Romanians Emigrate for Stability and Infrastructure

Have you ever been surprised, while driving through not-so-bad villages, by signs indicating a town? Well, among Romania’s 320 towns, more than 50 are villages promoted to the urban rank after year 2000, in a bold effort given the population decrease, adverse to congregation.

To pursue a town status, a village needs a population of at least 5000 and has to meet several criteria for infrastructure, schools and other built areas, and at least three quarters of its inhabitants must not work in agriculture. Unfortunately, many of the villages promoted to towns do not qualify. Thus, a significant proportion of the food consumption in urban areas does not come from trade, but from own production.

To put it simple, Romania is actually more rural than shown by the latest census, which recorded an urban-to-rural ratio of 53 to 47 per cent.

For instance, miners returning from the towns in the Petrosani basin were astonished to find their Moldavian village transformed into a town shortly after their homecoming, while the small communes they left were not downgraded to villages. Such artifices, however, cannot stop statistics from showing whole regions where the most population is rural. We’re talking about Moldova, Muntenia and Oltenia, also well-established leaders in terms of farms - mostly subsistence ones.

Nevertheless, the goal was not necessarily to keep an urban majority, but rather to expand the municipal staff with cronies of the local barons, thus increasing the power of the latter and the politicians’ dependence on them, especially during elections. And ultimately this wouldn’t be an insurmountable problem if agriculture generated a steady surplus of products, like in Slovenia, where only 51% of the population lives in towns and cities.

Two-and-a half decades ago, the post-Communist national leadership inherited a undercapitalized economy, which needed massive inward investment to keep the whole extant workforce. But instead of helping businesses to attract more investors, which would have offered jobs, the politicians preferred to disguise de unemployed as retirees, until one third of the population enjoyed this status. Subsequently, people migrated back to their home rural towns an villages. The forced industrialization of the Communist era, which moved millions from villages to towns, was followed by a decade of reverse migration.

Investors don’t like ruralization. In Estonia, the first ten cities concentrate 55% of the population, which atttracted more money from abroad than in Latvia, where the urban population is 53%, or Lithuania, with 43.5%. In Hungary, the top ten urban communes account for 39% of the population - more interesting for foreign investors than the Czech Republic with 26% or Slovakia with 24%.

In Romania, the largest ten cities - from Bucharest to Braila - only have 20% of the total population. We’re closer to Russia (16.5%) than most of the Eastern European countries that joined the EU. Perhaps this is why even Bulgarians saw more inward investments per capita; one third of our neighbours south of the Danube live in the top ten cities.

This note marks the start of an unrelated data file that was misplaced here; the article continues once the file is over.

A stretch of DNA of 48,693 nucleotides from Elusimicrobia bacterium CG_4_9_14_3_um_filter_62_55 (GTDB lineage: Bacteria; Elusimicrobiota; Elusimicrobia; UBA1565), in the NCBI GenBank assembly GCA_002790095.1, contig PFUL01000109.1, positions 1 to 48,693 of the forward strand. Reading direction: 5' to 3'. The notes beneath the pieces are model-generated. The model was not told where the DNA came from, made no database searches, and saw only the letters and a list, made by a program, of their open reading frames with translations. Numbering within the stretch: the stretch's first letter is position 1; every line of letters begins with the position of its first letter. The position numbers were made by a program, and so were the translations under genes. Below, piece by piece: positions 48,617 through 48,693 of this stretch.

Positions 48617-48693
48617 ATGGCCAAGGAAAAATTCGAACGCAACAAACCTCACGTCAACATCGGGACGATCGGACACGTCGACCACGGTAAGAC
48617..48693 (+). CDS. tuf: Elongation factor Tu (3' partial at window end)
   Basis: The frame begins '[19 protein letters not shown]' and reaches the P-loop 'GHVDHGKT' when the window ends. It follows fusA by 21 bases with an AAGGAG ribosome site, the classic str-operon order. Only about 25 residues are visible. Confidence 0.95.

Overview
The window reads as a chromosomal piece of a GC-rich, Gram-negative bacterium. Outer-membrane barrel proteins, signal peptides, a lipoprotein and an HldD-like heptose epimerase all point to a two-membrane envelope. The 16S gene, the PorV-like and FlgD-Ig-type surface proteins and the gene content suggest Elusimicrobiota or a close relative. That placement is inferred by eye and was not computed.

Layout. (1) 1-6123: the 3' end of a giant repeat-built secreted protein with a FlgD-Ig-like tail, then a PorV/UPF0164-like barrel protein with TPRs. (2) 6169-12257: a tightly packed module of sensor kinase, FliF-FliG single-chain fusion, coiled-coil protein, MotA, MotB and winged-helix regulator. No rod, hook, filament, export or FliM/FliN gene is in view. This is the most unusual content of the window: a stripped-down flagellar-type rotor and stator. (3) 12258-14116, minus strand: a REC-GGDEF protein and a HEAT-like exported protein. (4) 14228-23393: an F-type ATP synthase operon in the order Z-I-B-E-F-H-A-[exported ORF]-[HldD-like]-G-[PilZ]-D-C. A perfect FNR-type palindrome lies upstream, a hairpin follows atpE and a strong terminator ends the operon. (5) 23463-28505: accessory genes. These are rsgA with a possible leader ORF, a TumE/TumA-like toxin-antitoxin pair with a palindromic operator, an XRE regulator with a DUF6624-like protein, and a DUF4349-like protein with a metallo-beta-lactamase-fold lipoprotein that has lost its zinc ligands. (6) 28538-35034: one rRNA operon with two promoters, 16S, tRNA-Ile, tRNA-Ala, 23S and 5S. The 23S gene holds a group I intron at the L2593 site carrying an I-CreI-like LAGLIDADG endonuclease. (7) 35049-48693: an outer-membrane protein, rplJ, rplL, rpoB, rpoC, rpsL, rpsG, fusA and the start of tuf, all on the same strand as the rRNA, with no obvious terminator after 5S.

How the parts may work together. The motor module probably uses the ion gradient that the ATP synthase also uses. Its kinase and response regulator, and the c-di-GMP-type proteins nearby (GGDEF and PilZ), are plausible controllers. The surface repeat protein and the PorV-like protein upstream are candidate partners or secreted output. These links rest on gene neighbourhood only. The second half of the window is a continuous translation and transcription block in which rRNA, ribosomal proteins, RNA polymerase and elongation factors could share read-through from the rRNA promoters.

But examples can be found beyond Eastern Europe. The famous cities on the U.S. coasts, around the Great Lakes or the Gulf of Mexico could be one of the reasons of the American GDP (in purchasing power standards), nearly equal to the whole EU, which has 50% more people. And within the Union, the Nordic countries - especially Finland - lead the competitiveness, as they have small populations concentrated in few cities.

The conclusion is clear: investors are attracted by large markets, where they can sell easily or pick the workforce. Bucharest is the largest market in Romania. That’s why the bankers rushed to extend loans, the retail networks to invests, and the developers to build. Unfortunately, Bucharest is singular, and even so, far from the two million population of early 1990s.

And when markets shrink, “eroded” by ruralization, investments dwindle and developments slows down.

Moreover, as Bucharest is no longer the two-million metropole, Romania is no longer the country with nearly 23 million people, like in 1992, but one below 20 million. The population decreased by 15%. Meanwhile, many cities lost larger percentages.

Consequently, there are now just 20 cities with populations over 100,000, instead of 25. Among those 25, some - like Piatra Neamt, Bacau, Galati, Braila, Buzau, Satu Mare, Brasov or Focsani - lost between one quarter and one third of their people.

The more than 70,000 people who no longer live in Brasov or Galati are the equivalent of the whole population of county capitals like Tulcea or Slatina. The 50,000 to 60,000 losses of Constanta, Iasi or Bacau exceed the current number of residents of Calarasi or Zalau. We could say that whole cities vanished from within Romanian cities.

The more than 50,000 inhabitants no longer found in Braila’s census are the equivalent of the whole Onesti of 1992. That’s because the town on Trotus Valley, once highly industrialized, now has only a population of 39.000.

It’s also worth mentioning the nuisance: while Romania never had very concentrated municipalities, to allow an efficient development as seen in the United States or in Japan, the towns grew even smaller.

During the 1980s, the Romanian economy, employing many forced village-to-town migrants, began losing capitals. Ceausescu paid off the foreign debt and discontinued all investments in industry.  That’s why the first thing to do in 1990 was to capitalize the economy using inward investments, the only available source.

So 30 years ago, a centralized economy needed to shift to de-centralized management, and it could only be done with capital from abroad. Instead, the opposite sequence was followed: “Our Country Is Not For Sale”. And the backasswards administration, especially during the terms of President Iliescu, produced the local barrons, which grew connections to politics and together with it generated corruption.

This explains the depopulation of cities. People sought stability, like the Transylvanians who emigrated to the United States in the early 20th century.

Some left the country or moved to Bucharest and around it (Voluntari’s population, for instance, grew by 43% in 10 years!) to gain stability and to benefit from the better infrastructure.

Others left the industrial towns, where undercapitalized factories were ailing, and returned to their home rural towns or villages.

The bottom line was a reverse migration, from cities to villages, which moved people from a field with higher productivity - the industry - to one with lower efficiency:  agriculture. The couple of acres of land worked by the elderly ended up feeding six or seven people instead of two, without yielding more, just sharing the poverty between more.